Editorial Suite


A NIGERIAN living in the United States of America, USA, last year remarked that whenever he visited the Nigerian consulate office in Chicago, he was always amazed at the number of foreigners queuing to get visas to come to Nigeria. He became curious and had to find out from some of them why they wanted to visit the country which many Nigerians were leaving in droves to seek greener pastures elsewhere in Europe and America. He said he was shocked at the responses they gave him. According to him, most of the foreigners said they wanted to come to Nigeria because it is a beautiful country with lots of investment opportunities. He said he was forced to ask himself a rhetorical question:  What are the foreigners seeing in Nigeria that he, and many others cannot see? He said it took him some time to realize that democracy in Nigeria offered a lot of investment opportunities in various sectors.

Like the USA-based Nigerian, many other Nigerians still find it difficult to see the opportunities which 15 years of uninterrupted democracy has brought to the country. For instance, many of those who participated in the various radio and television phone-in programmes on democracy day, were looking at democracy in terms of the performance of President Goodluck Jonathan’s administration  which they off-handedly dismissed as appalling. None of them mentioned the performances of state and local governments within the period. Could this be crass ignorance or deliberate mischief?  Nigeria is operating a three-tier system of government and therefore the performances of the state and local governments should also be put under searchlight during the period. Those who said Nigeria has not benefited from 15 years of democracy are economical with the truth. In some states, the second and third tiers of government have made significant impacts in the lives of their people through massive infrastructural development. Akwa Ibom, Lagos, Cross River, Rivers, Edo, Katsina, Abia, Ebonyi, Niger among others, typify some of the states where dividends of democracy are palpable.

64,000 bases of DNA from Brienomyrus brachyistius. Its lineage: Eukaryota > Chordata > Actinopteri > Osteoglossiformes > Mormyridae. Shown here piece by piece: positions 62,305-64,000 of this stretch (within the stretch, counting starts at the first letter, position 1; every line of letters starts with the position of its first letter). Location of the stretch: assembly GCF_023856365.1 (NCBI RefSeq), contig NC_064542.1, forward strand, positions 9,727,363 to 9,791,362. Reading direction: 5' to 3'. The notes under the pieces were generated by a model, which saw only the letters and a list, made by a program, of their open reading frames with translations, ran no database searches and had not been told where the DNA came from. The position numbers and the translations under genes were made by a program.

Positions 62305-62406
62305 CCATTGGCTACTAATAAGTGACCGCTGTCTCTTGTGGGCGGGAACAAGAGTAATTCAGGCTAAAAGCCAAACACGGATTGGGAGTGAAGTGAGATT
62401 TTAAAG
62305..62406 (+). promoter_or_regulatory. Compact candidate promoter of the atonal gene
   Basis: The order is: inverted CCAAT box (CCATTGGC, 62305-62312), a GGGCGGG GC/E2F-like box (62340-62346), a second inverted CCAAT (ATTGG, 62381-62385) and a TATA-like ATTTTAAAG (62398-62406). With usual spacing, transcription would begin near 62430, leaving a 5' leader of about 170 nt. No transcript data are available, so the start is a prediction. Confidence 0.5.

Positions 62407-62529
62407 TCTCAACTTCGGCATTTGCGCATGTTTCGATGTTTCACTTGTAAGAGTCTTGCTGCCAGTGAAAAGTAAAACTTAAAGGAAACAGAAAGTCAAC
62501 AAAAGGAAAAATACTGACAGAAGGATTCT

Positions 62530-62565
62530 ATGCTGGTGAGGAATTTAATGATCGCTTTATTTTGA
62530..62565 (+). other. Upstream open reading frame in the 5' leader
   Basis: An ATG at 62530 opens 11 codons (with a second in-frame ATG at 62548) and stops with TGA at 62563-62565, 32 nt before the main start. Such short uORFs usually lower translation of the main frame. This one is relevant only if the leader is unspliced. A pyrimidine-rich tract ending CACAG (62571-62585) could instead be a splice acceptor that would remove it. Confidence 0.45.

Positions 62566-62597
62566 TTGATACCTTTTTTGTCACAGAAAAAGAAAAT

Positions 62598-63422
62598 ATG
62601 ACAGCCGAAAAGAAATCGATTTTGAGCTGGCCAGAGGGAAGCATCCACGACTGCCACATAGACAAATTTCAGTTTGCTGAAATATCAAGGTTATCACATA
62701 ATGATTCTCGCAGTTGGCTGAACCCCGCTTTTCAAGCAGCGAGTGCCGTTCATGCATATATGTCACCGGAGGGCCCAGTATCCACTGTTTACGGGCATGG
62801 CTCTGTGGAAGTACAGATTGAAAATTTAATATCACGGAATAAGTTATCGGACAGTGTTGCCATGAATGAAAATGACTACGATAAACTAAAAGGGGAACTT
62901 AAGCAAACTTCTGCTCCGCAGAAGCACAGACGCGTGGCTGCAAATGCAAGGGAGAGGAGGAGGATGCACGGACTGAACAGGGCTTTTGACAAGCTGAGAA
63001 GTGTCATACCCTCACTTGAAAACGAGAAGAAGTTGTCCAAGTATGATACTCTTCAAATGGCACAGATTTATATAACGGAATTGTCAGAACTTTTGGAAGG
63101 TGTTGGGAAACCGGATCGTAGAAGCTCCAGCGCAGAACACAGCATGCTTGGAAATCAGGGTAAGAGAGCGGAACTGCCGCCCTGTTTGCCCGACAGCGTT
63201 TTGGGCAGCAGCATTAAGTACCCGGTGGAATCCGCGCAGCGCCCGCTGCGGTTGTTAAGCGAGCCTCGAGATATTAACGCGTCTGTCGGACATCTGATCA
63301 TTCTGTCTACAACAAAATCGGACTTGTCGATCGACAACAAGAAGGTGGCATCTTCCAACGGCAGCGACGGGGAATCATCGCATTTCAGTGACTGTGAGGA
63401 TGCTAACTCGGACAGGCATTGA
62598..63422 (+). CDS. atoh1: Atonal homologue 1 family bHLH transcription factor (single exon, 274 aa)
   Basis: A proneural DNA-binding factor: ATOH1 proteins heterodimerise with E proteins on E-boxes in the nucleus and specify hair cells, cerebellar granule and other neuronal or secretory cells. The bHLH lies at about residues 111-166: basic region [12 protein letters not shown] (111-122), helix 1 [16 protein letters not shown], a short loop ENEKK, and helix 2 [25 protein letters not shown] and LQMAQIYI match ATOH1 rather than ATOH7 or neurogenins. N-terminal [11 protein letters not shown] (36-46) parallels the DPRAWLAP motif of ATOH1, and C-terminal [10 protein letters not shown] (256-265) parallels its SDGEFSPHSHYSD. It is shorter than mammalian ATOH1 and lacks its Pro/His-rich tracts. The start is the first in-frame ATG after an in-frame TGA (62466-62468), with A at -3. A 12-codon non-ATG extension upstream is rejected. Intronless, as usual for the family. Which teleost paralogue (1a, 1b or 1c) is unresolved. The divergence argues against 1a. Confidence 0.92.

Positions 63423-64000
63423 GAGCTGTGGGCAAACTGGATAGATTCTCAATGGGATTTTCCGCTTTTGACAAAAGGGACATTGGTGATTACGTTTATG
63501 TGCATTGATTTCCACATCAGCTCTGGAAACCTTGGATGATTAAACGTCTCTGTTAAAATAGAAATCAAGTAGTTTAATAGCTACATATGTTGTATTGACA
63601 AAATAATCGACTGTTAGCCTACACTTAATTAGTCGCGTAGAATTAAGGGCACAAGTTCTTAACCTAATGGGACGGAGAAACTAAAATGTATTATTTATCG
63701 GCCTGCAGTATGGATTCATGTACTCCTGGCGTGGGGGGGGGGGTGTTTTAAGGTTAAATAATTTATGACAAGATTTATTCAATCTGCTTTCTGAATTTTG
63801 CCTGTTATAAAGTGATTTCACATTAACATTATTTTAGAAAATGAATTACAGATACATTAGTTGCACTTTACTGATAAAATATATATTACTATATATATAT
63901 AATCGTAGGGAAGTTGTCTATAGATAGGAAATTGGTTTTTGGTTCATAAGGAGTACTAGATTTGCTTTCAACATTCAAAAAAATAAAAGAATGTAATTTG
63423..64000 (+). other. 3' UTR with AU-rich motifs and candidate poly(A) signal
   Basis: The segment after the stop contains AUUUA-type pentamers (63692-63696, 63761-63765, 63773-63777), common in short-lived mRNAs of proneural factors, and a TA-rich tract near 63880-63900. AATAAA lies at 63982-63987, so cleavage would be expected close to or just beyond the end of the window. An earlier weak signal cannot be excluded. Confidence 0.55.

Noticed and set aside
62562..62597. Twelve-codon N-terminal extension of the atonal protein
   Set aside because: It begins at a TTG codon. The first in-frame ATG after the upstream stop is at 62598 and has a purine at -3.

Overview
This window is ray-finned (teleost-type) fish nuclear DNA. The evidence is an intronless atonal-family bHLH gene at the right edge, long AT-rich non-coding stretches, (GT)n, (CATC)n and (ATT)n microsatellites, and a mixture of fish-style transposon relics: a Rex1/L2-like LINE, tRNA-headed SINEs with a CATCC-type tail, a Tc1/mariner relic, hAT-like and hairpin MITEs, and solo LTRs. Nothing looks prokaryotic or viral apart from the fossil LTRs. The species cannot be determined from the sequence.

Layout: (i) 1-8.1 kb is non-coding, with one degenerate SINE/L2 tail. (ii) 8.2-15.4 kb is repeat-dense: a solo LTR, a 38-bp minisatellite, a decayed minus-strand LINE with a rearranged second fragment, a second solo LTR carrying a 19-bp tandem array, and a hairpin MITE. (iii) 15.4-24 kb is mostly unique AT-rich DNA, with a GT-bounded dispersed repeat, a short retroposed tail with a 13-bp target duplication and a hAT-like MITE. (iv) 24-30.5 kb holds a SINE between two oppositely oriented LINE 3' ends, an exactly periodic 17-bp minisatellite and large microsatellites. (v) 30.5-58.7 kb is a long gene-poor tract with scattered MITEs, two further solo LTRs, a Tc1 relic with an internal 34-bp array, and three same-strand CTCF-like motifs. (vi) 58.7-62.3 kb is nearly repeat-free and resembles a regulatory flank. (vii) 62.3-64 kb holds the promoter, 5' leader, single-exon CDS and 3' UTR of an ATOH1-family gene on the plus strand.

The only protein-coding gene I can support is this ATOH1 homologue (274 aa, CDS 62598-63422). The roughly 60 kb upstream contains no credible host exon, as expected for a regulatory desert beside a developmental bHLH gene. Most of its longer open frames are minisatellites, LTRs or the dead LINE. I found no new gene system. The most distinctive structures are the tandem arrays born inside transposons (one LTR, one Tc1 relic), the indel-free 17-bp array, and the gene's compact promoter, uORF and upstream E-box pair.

Even at the federal level, no Nigerian can deny that the advent of democracy has brought about a revolution in mobile telecommunication, information and communication technology, road network, transportation and agriculture among others. But Nigerians like to be in a hurry all the time. They believe that the rot perpetrated by the military in more than 40 years of misrule should be fixed in 15 years. Such expectation is unrealistic. However, nobody is denying the fact that democracy in Nigeria is facing a lot challenges. Among such challenges are Boko Haram insurgency, corruption, unemployment, rising crime rate, poverty, political intolerance, epileptic electricity supply, among others. The Jonathan administration is trying its best to tackle these challenges but the efforts so far are like drops in an ocean. It needs the cooperation and encouragement of all through constructive criticisms to succeed and not outright condemnation. In our cover story for this week, we have decided to focus on 15 years of uninterrupted democracy in Nigeria and determine whether from the facts available, democracy has any future in Nigeria.  We strongly believe that the survival of democracy in the country is the responsibility of all Nigerians. As usual, Olu Ojewale, the general editor and our in-house analyst, crafted the story entitled “Which Way for Nigeria’s Democracy?” Happy Democracy Day in arrears.

Mike Akpan

[email protected]  |  08023880068

— Jun. 9, 2014 @ 01:00 GMT

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